Our Experts | Deborah Peters

You may have heard the old adage that searching for a job is a full time job until itself.  While it’s true that online tools and social media have made it easier to learn about a larger number of potential job opportunities, sometimes the volume of information available online can ADD more time to your search, rather than make it more efficient.  

Searching for a job today consists of a lot of time spent on online job boards, submitting hundreds of resumes, talking to recruiters and HR people, networking and more. However, here are a few suggestions and necessary tools that will help you keep track of and organize all of the information that you need to digest and leverage.  

Use the tips below to whittle down your online job search information and use your time more wisely.

  1. Use mobile-friendly and free websites/apps. You want to be on a job board that you can search on your phone, and you definitely want to be using a service that notifies you when a relevant position opens up. Time is of the essence, and some jobs don’t stay posted for long, so a notification can make a huge difference to your search. Sites like Indeed will let you set up notifications, and other big-name job boards such as Monster and CareerBuilder have free apps you can use on your mobile.
  2. Have different versions of resumes and cover letters ready to go. While you don’t want it to be too cut-and-paste, you do want to have these available at your fingertips to tweak and send. You also need to be sure you have them formatted to be sent from your mobile device. This is especially important when you start getting those job notifications on the go, and want to apply quickly. Check out instructions on how to save your resume on your mobile here.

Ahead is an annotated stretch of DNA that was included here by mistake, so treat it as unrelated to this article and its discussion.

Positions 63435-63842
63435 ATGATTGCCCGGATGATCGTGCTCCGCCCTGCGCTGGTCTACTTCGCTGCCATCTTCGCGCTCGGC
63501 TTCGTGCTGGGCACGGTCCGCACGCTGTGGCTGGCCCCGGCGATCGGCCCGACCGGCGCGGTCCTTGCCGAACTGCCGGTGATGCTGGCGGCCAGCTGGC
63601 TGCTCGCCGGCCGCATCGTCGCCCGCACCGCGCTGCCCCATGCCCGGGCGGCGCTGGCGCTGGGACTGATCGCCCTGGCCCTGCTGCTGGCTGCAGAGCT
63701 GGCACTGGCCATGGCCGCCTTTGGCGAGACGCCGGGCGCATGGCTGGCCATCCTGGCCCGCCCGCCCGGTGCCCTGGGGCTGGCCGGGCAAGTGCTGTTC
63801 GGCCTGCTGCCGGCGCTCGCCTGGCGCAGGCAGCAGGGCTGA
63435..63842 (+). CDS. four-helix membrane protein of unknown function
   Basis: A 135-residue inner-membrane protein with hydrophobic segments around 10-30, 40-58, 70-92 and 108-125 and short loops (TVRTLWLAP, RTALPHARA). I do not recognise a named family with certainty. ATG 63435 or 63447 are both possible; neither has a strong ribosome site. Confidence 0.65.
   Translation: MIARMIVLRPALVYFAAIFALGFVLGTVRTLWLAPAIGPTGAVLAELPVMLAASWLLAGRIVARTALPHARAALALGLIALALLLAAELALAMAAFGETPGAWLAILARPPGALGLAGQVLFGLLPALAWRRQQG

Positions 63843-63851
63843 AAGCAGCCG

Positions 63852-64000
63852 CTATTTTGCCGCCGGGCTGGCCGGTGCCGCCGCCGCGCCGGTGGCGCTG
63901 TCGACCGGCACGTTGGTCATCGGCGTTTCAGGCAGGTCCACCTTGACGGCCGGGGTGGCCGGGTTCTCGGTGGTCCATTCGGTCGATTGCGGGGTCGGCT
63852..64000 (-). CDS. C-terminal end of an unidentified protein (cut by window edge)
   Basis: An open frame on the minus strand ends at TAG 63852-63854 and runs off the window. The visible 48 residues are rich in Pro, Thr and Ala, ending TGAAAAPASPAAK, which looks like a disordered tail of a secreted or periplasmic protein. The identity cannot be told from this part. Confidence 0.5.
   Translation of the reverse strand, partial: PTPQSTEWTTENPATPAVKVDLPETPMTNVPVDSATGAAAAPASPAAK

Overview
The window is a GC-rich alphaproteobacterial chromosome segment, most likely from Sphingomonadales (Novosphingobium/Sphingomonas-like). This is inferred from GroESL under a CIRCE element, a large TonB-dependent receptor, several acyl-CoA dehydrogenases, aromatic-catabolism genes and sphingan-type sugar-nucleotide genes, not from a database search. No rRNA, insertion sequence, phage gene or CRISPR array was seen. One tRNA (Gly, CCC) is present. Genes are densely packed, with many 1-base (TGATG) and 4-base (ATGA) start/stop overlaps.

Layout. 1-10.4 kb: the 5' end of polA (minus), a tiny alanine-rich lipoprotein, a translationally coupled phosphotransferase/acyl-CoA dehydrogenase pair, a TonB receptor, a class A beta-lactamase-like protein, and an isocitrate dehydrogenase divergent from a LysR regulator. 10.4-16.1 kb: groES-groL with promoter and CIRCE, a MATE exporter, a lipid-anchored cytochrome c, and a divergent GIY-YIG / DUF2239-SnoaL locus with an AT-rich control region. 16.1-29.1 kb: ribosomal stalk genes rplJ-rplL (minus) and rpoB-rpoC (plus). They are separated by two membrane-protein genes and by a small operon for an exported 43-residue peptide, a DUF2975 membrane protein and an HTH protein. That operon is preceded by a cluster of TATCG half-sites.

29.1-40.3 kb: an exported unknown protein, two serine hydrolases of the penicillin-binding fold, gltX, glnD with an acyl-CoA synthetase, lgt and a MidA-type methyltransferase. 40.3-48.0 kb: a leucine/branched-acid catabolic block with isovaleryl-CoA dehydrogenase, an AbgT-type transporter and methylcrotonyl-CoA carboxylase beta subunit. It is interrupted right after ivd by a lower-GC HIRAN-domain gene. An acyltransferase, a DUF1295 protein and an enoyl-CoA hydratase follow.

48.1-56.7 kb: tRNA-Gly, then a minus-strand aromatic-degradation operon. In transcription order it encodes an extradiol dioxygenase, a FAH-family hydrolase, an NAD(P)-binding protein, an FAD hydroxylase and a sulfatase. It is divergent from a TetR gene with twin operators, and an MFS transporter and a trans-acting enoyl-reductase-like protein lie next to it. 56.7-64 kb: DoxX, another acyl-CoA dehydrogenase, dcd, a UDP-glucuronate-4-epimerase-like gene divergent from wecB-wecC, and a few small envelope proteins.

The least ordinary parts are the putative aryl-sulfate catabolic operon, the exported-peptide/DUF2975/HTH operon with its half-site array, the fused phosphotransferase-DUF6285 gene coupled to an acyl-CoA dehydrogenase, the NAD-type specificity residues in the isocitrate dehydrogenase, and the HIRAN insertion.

3. Create a detailed spreadsheet. This is possibly the most important thing you can do for yourself during a job search. Having an Excel or similar document to keep track of your job search will prove invaluable when you’re neck-deep in resumes, coffee dates and recruiter offers.


In your spreadsheet, keep track of details such as:

  • The company you applied to
  • The date you applied
  • Your contact at the company or recruiter and their information (email address, phone number, etc.)
  • If working with a recruiter, a list of places they’ve submitted your resume to prevent duplication
  • The status of your application
  • Dates you have scheduled interviews or meetings (coffees, lunches, etc.)
  • Notes about who you have meetings with
  • Notes about your in-person or phone interviews
  • Notes on the next steps you need to take
  • A time frame of when you should follow-up with each contact
  • A place to send your follow-up “Thank you” note sent via email or post mail
  • A well-done spreadsheet will save your sanity and potentially help you secure your next job by keeping you on track with all the vigorous steps an online job search includes.

For more job search tips, see How to Stay Valuable While Seeking Employment.